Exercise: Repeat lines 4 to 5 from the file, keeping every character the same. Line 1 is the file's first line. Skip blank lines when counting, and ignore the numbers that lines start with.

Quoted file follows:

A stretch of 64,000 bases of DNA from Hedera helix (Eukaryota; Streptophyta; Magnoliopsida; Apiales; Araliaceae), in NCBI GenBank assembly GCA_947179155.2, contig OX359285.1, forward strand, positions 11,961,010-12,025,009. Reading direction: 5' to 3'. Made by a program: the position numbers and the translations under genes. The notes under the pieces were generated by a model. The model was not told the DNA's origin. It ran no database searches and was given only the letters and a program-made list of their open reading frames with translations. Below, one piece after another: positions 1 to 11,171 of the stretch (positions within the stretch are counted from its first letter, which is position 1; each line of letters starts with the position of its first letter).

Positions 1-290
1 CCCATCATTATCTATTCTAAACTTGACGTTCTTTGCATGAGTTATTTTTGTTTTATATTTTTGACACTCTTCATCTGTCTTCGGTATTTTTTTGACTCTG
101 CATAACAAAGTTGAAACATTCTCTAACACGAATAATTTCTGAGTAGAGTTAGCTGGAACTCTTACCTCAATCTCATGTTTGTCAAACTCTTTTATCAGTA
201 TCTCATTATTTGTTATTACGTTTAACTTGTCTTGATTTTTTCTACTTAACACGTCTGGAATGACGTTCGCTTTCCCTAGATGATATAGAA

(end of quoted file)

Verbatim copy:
101 CATAACAAAGTTGAAACATTCTCTAACACGAATAATTTCTGAGTAGAGTTAGCTGGAACTCTTACCTCAATCTCATGTTTGTCAAACTCTTTTATCAGTA
201 TCTCATTATTTGTTATTACGTTTAACTTGTCTTGATTTTTTCTACTTAACACGTCTGGAATGACGTTCGCTTTCCCTAGATGATATAGAA